Almost two centuries have passed since the first publication of Frankenstein by Mary Shelley. Today, the monster created by Victor Frankenstein is a well-recognized character, and the gothic story of Frankenstein has inspired numerous big-screen adaptations.

However, the passage of time did not dim the brilliance of Shelley’s novel; rather, the progression of technology showed that the conflict between science and nature or man and God is just as overt and debatable as it was two hundred years ago.

The story of Frankenstein is presented through different points of view. The story is mainly narrated by Robert Walton, who tells the story of Victor Frankenstein in his letters to his sister. These letters are used as a framing device or, in other words, set up a story within a story. In his letters, Walton tells his sister about the expedition he was a part of, which took place in the Arctic Ocean.

The story begins in the Arctic Circle with the description of Walton’s encounter with Victor Frankenstein, who lost sight of a monster he chased for miles. This fact immediately creates an information gap that builds anticipation for the rest of the story. The desolate background of the northern ice is one of the Gothic elements of the story.

Victor Frankenstein tells his story to Walton to warn humanity not to make the same mistakes. The presentation of the story through Walton’s letters adds validity to it. By the end of the story, the narration shifts between Robert Walton, Victor Frankenstein, and the creature he created. The shifting point of view allows the author to present the story from different angles and lets the reader get the sense of a bigger picture made up of the different narrations.

The point of view of the Creature, for example, allows the reader to understand the suffering he went through, and the way his experience is not too far from a human one. This highlights the author’s disagreement with the way people treat those who are different in appearance, poor, or undedicated.

The main character of Frankenstein, a young scientist, named Victor, was always interested in exploring the mystery of human existence through science. Since he was a child, he was interested in scientific explanations of natural phenomena. At the university, Victor excels in his studies and soon comes up with an ambiguous method of making dead matter alive.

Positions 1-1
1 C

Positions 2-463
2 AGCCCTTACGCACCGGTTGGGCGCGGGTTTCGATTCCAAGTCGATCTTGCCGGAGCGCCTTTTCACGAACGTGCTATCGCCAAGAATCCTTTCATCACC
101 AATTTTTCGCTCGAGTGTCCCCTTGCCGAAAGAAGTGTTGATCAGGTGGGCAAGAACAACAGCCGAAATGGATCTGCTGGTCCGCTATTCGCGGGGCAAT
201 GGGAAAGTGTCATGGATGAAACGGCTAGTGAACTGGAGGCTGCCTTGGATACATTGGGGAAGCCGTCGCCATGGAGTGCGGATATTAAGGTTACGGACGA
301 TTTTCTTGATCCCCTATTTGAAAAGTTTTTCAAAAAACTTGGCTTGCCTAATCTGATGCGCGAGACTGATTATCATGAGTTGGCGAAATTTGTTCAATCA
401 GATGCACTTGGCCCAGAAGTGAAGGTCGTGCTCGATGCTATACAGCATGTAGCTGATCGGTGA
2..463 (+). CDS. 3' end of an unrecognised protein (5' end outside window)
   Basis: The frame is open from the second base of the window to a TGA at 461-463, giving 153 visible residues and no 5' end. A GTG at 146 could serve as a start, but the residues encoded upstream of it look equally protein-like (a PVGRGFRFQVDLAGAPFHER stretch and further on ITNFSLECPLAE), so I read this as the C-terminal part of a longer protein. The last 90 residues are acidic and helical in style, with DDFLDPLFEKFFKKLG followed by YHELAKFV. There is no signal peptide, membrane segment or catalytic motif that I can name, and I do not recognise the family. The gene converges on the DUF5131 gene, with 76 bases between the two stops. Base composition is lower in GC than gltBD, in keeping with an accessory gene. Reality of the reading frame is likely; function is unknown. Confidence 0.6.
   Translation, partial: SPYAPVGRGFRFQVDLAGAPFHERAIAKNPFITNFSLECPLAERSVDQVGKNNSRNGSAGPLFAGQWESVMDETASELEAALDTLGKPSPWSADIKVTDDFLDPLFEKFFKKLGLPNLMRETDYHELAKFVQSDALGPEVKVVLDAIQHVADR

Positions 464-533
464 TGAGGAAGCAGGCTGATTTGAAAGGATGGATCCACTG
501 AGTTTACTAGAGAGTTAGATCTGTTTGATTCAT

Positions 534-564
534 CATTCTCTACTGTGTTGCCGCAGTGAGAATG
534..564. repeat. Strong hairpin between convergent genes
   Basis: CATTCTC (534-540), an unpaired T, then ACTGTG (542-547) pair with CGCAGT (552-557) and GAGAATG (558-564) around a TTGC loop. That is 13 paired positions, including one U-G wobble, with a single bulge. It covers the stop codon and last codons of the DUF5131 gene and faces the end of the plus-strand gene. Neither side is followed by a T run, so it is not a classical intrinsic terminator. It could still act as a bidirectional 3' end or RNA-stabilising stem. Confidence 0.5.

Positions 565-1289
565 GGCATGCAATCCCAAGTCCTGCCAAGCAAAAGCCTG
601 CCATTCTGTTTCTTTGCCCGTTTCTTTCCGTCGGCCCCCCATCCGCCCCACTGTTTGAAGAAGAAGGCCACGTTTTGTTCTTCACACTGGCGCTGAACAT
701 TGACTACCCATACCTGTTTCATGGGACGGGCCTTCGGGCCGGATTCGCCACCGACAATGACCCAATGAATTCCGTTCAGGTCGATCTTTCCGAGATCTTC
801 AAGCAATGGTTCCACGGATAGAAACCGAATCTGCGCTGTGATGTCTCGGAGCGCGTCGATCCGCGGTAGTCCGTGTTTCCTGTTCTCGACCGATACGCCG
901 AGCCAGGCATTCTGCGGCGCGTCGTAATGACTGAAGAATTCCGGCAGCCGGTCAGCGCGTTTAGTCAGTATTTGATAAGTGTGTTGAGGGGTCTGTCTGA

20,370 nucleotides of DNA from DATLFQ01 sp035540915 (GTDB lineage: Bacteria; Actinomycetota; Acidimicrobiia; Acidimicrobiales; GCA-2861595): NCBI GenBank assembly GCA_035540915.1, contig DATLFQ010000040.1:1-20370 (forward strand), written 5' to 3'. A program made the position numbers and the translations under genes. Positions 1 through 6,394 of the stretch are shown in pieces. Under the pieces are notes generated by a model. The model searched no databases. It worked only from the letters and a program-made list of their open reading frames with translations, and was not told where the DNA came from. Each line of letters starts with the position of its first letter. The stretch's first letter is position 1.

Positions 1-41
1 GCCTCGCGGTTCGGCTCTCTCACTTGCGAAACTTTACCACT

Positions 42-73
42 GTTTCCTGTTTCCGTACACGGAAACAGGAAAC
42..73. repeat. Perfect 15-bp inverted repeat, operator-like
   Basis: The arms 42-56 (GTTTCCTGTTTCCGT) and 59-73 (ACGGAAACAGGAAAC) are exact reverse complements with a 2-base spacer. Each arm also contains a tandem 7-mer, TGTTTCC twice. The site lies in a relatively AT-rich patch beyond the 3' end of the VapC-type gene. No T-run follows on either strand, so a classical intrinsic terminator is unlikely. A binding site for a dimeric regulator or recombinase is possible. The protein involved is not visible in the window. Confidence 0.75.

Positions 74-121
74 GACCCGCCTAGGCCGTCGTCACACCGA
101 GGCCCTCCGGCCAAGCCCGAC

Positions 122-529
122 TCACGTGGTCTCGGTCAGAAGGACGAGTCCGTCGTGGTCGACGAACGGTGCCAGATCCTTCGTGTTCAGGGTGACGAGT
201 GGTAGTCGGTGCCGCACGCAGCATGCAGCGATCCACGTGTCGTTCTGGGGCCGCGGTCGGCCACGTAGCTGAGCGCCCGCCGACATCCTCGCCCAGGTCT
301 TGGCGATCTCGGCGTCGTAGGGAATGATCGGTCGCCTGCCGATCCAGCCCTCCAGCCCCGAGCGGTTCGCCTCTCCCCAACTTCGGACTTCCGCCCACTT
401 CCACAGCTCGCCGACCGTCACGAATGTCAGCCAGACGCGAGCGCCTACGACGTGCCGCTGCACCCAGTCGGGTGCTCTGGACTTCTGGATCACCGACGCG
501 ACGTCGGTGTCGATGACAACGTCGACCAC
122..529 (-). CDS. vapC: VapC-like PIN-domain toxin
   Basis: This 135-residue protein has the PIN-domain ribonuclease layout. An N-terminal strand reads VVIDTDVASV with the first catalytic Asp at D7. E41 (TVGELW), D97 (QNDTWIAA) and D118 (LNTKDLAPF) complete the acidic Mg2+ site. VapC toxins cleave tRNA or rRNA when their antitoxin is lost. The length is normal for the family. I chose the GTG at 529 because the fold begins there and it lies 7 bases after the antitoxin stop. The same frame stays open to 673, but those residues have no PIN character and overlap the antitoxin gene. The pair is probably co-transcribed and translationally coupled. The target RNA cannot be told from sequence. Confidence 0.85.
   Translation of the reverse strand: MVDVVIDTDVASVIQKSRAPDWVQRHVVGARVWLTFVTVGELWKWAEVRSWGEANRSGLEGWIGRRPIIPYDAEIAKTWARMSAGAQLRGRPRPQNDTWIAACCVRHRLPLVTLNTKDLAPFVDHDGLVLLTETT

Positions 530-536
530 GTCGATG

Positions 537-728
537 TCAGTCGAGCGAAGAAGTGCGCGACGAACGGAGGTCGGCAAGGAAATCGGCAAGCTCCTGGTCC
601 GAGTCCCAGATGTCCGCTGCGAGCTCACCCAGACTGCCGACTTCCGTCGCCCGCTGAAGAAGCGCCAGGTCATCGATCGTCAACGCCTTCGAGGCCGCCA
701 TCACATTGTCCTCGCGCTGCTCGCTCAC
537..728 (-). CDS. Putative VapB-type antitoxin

Eventually, his experiments led to the creation of a living and conscious creature made out of dead body parts. It is here the reason why the full name of the novel is Frankenstein; or, The Modern Prometheus becomes apparent. In Greek mythology, Prometheus was the deity who created mankind from clay and gave mankind fire.

Like Prometheus, Victor had created a living creature out of non-living matter and had to suffer the consequences of his accomplishment. The allegory is clear: both characters take the role of the Creator in their attempt to conquer nature and improve humanity, and both of them are suffering as a result. The creature, created by Victor Frankenstein, is a horrific sight and makes him disgusted to the point he dismisses him.

The Creature is, however, capable of thinking, feeling, and learning, and he is much like a human, albeit vastly different in appearance. He thinks of himself as a tragic figure, abandoned by his creator, with no place in the world.

Victor’s ruthless pursuit of knowledge led to a dangerous discovery of the secret of life, but this discovery brought nothing but suffering. The Creature is suffering in his loneliness, dismissed and feared by humanity. Victor is suffering because of guilt and eventually loses the dearest to him because of his discovery.

Throughout the novel, Shelly compares Victor’s rationalist vision of knowledge to light: “What may not be expected in a country of eternal light?” (Shelley 3). In Prometheus, the deity presented humanity with the knowledge of fire, and Victor gave humanity the “eternal light,” the key to the secret of life.

However, when the light is too powerful it becomes dangerous, and Victor’s discovery consumes him just like fire. Shelley describes the true nature of fire through the way the Creature learns about it: although fire creates a light, it is also hot if you get too close.

Just like knowledge, fire can bring light destruction. Knowledge is power, and Victor, lonely since his childhood, was pursuing knowledge to gain power over others. His thirst for knowledge drives him to the point where he becomes a superhuman at the expense of his conscience, scavenging graves to create a living creature.

Frankenstein; or, The Modern Prometheus was written at the time when technology and science only began advancing. This story is an expression of fears and uncertainty felt by people of that time. It also explores the concept of a man in the role of God. With the story of Victor Frankenstein and his creation, the author implies that a human should not possess the power of God.

Works Cited

Shelley, Mary. . 2016.

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